Document Open Access Logo

Scale Independence: Using Small Data to Answer Queries on Big Data (Invited Talk)

Author Floris Geerts

Thumbnail PDF


  • Filesize: 235 kB
  • 2 pages

Document Identifiers

Author Details

Floris Geerts

Cite AsGet BibTex

Floris Geerts. Scale Independence: Using Small Data to Answer Queries on Big Data (Invited Talk). In 19th International Conference on Database Theory (ICDT 2016). Leibniz International Proceedings in Informatics (LIPIcs), Volume 48, pp. 2:1-2:2, Schloss Dagstuhl - Leibniz-Zentrum für Informatik (2016)


Large datasets introduce challenges to the scalability of query answering. Given a query Q and a dataset D, it is often prohibitively costly to compute the query answers Q(D) when D is big. To this end, one may want to use heuristics, "quick and dirty" algorithms which return approximate answers. However, in many applications it is a must to find exact query answers. So, how can we efficiently compute Q(D) when D is big or when we only have limited resources? One idea is to find a small subset D_Q of D such that Q(D_Q)=Q(D) where the size of D_Q is independent of the size of the underlying dataset D. Intuitively, when such a D_Q can be found for a query Q, the query is said to be scale independent (Armbrust et al. 2011, Armbrust et al. 2013, Fan et al. 2014). Indeed, for answering such queries the size of the underlying database does not matter, i.e., query processing is independent of the scale of the database. In this talk, I will survey various formalisms that enable large classes of queries to be scale independent. These formalisms primarily rely on the availability of access constraints, a combination of indexes and cardinality constraints, on the data (Fan et al. 15, Fan et al. 14). We will take a closer look at how, in the presence of such constraints, queries can often be compiled into efficient query plans that access a bounded amount data (Cao et al. 2014, Fan et al. 2015), and how these techniques relate to query processing in the presence of access patterns (Benedikt et al. 2015, Benedikt et al. 2014, Deutsch et al. 2007). Finally, we illustrate that scale independent queries are quite common in practice and that they indeed can be efficiently answered on big datasets when access constraints are present (Cao et al. 2015, Cao et al. 2014).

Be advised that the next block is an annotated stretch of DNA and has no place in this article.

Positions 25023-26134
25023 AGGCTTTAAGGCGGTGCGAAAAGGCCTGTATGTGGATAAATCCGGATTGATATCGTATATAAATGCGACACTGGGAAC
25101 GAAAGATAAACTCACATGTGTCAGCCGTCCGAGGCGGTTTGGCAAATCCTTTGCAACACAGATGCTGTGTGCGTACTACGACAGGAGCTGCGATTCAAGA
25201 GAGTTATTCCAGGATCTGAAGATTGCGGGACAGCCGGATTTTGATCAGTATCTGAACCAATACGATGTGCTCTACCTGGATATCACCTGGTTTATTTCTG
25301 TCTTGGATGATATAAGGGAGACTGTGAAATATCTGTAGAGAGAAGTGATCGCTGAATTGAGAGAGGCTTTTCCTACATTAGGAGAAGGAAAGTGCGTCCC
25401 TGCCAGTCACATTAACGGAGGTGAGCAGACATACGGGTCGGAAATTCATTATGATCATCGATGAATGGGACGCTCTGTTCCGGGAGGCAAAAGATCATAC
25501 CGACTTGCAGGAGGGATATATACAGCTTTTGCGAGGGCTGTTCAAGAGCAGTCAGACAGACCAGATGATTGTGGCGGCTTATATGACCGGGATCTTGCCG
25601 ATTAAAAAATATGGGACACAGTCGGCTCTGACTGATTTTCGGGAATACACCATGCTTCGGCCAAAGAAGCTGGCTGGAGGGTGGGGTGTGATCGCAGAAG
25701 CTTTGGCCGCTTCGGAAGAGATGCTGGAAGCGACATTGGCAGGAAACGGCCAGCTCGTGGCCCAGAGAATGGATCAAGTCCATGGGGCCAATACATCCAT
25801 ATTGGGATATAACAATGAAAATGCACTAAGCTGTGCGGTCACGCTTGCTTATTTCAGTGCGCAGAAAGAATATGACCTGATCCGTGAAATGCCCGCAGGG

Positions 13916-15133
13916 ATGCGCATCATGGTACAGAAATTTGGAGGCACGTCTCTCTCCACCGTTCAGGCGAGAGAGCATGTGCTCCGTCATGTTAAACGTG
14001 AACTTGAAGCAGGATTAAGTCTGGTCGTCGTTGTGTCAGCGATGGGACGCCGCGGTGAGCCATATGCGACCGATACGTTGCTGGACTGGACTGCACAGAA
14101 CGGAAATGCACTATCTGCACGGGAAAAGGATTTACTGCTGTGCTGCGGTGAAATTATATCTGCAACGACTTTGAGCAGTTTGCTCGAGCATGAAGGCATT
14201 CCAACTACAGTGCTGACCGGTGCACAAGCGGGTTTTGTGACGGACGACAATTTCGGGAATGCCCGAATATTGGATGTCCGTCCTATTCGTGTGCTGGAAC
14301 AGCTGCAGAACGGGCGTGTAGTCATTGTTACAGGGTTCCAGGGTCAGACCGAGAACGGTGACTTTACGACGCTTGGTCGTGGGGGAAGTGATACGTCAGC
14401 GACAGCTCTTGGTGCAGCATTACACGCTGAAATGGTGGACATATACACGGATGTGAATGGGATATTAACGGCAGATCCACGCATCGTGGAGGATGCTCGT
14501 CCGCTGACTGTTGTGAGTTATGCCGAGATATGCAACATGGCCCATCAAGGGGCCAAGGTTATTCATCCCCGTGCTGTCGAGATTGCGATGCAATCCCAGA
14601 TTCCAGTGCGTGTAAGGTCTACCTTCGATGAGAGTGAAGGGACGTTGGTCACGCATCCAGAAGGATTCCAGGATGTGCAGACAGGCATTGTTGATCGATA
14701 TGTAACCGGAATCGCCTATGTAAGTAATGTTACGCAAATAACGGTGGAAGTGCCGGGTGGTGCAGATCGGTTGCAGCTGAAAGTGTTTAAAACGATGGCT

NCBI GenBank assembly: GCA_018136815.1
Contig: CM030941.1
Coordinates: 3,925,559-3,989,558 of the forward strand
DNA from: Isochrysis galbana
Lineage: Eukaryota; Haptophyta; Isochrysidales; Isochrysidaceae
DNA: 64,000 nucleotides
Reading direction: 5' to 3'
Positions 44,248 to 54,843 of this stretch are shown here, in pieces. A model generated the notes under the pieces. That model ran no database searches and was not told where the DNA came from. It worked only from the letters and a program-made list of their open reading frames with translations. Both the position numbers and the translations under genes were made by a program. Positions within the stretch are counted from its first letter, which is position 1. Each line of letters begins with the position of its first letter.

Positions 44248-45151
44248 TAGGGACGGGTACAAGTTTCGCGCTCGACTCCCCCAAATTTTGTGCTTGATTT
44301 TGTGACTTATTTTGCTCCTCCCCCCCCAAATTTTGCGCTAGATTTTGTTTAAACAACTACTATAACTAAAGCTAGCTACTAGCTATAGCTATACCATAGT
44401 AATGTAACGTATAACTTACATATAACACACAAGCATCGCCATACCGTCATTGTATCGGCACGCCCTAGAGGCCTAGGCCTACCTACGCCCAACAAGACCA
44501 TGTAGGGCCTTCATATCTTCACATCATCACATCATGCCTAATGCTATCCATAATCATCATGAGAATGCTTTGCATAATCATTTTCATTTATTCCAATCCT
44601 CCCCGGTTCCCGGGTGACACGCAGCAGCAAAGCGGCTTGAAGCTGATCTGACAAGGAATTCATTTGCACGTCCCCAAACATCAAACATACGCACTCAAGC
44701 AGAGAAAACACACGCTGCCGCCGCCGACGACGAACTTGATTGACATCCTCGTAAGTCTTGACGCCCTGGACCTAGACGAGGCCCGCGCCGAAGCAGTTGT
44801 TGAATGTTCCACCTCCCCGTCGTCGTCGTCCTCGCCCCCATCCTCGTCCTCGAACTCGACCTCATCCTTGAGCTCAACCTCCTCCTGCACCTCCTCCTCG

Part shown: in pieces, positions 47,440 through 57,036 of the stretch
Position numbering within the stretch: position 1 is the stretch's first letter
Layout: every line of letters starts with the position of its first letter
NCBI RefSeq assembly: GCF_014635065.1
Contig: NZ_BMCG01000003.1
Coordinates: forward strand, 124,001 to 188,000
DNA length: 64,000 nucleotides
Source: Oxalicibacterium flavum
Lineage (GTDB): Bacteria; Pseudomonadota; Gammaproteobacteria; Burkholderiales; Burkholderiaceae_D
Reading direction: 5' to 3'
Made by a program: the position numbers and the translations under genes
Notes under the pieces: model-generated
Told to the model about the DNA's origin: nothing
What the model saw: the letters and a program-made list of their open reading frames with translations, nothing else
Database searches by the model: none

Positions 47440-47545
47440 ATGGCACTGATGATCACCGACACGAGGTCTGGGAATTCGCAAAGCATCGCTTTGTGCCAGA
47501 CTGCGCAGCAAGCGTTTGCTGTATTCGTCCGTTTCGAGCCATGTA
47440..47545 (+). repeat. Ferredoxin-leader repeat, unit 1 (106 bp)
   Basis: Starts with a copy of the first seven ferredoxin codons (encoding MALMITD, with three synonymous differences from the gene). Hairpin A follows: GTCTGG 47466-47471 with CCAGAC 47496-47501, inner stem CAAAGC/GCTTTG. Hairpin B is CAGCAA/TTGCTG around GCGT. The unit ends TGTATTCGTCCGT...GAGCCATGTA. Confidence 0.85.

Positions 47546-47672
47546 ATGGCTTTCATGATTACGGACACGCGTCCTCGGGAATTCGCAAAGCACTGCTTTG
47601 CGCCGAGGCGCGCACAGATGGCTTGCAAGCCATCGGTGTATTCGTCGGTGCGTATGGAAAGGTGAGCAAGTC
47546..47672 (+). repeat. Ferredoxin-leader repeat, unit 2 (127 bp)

• Scale independence
  • Access constraints
  • Query processing


  • Access Statistics
  • Total Accesses (updated on a weekly basis)
    PDF Downloads


  1. Michael Armbrust, Kristal Curtis, Tim Kraska, Armando Fox, Michael J. Franklin, and David A. Patterson. PIQL: Success-tolerant query processing in the cloud. PVLDB, 5(3):181-192, 2011. Google Scholar
  2. Michael Armbrust, Eric Liang, Tim Kraska, Armando Fox, Michael J. Franklin, and David A. Patterson. Generalized scale independence through incremental precomputation. In Proc SIGMOD 2013, pages 625-636, 2013. Google Scholar
  3. Michael Benedikt, Julien Leblay, and Efthymia Tsamoura. Querying with access patterns and integrity constraints. PVLDB, 8(6):690-701, 2015. Google Scholar
  4. Michael Benedikt, Balder ten Cate, and Efthymia Tsamoura. Generating low-cost plans from proofs. In Proc. PODS 2014, pages 200-211, 2014. Google Scholar
  5. Yang Cao, Wenfei Fan, Jinpeng Huai, and Ruizhe Huang. Making pattern queries bounded in big graphs. In Proc. ICDE 2015, pages 161-172, 2015. Google Scholar
  6. Yang Cao, Wenfei Fan, Tianyu Wo, and Wenyuan Yu. Bounded conjunctive queries. PVLDB, 7(12):1231-1242, 2014. Google Scholar
  7. Alin Deutsch, Bertram Ludäscher, and Alan Nash. Rewriting queries using views with access patterns under integrity constraints. TCS, 371(3):200-226, 2007. Google Scholar
  8. Wenfei Fan, Floris Geerts, Yang Cao, Ting Deng, and Ping Lu. Querying big data by accessing small data. In Proc. PODS 2015, pages 173-184, 2015. Google Scholar
  9. Wenfei Fan, Floris Geerts, and Leonid Libkin. On scale independence for querying big data. In Proc. PODS 2014, pages 51-62, 2014. Google Scholar
Questions / Remarks / Feedback

Feedback for Dagstuhl Publishing

Thanks for your feedback!

Feedback submitted

Could not send message

Please try again later or send an E-mail